In the paper by J. Li et al., similar to M. Yu et al., several physical and rheological tests were carried out in addition to four-component and infrared spectroscopic analyses on aged asphalt binders containing three types of REOB from a recycling plant. The main results of the paper reveal that REOB is sensitive to the softening point, and the asphaltene content has a significant effect on the physical and rheological properties of REOB-rejuvenated asphalt.
The paper by P. Hyzl et al. presents the results of a 5-year research focused on the use of reclaimed asphalt (RA) in asphalt mixtures of the type stone mastic asphalt (SMA). The authors determine that it is possible to use RA in SMA-type mixtures without negative impacts on the functional properties or on the layer lifetime.
The paper by Y. Pi et al. analyses the general wetting process of asphalt on the aggregate surface based on the surface energy theory. As a main result, the authors establish a modified numerical wetting model to research the effects of initial temperature, cooling rate of asphalt, and aggregate surface texture sizes on the wetting process.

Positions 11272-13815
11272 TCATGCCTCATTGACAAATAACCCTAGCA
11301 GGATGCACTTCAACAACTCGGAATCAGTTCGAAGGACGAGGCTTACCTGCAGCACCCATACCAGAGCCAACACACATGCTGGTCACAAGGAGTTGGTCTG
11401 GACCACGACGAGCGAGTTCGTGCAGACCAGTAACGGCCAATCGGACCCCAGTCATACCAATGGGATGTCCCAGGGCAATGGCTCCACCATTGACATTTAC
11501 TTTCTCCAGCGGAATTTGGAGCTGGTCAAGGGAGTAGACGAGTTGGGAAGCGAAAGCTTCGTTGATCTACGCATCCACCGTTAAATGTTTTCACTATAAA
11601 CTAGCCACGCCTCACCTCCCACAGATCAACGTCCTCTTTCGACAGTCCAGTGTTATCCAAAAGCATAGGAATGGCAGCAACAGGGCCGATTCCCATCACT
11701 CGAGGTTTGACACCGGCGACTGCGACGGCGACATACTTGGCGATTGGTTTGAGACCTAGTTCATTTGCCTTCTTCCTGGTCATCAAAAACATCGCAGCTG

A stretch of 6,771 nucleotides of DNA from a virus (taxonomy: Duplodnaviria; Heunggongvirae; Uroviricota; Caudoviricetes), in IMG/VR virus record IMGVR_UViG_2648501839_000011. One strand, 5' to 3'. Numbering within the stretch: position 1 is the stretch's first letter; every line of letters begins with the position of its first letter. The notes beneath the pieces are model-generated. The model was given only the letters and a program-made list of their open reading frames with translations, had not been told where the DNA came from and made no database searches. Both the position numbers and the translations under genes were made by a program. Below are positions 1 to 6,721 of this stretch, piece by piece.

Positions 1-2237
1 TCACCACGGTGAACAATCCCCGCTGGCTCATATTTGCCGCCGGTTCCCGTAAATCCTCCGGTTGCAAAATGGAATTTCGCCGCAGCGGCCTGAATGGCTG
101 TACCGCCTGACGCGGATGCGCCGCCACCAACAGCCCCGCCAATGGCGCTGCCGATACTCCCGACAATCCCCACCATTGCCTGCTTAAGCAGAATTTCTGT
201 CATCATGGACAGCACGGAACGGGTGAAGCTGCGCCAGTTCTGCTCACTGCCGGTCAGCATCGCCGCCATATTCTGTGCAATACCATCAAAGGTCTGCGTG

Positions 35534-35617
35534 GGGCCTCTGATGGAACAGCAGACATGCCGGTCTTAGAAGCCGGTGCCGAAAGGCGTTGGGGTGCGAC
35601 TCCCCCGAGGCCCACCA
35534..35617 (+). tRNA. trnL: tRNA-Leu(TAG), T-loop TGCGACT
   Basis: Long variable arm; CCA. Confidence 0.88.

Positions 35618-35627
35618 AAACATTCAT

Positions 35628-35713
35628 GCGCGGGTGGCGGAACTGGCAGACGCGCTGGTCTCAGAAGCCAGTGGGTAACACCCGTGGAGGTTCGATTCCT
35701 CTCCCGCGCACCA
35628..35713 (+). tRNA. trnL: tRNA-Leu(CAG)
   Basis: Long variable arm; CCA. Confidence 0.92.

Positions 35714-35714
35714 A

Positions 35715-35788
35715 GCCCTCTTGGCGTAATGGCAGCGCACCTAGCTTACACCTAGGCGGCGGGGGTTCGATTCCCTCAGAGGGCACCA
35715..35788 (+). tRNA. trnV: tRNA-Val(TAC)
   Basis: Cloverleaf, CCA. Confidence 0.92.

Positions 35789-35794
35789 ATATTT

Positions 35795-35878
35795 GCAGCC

H. Li et al. study the effect of fly ash and slag on the properties of cement asphalt mortar (CAM). Experimental tests were conducted to determine the effect of these admixtures on the fresh and hardened characteristics of CAM. Based on the assessed properties, the CAM mixture with fly ash is suggested to be applied in further research as a cost-effective strategy.
The work by D. Wang et al. examines the effect of chopped basalt fibres with different lengths and contents of addition on the performance of porous asphalt mixtures. The results prove that the addition of chopped basalt fibres can improve the performance of porous asphalt mixtures because they form a three-dimensional network reinforcing structure inside the porous asphalt mixture.
The paper by M. Pasetto et al. carries out an experimental study aimed at analysing the chromatic and mechanical properties of a clear synthetic resin and its suitability as an unconventional bituminous binder for novel asphalt mixtures. The studied synthetic resin was a proprietary product composed by a thermoplastic bicomponent resin with bonding properties like those of traditional bitumen. The binder developed shows promising results in view of its effective use in more sustainable asphalt pavements.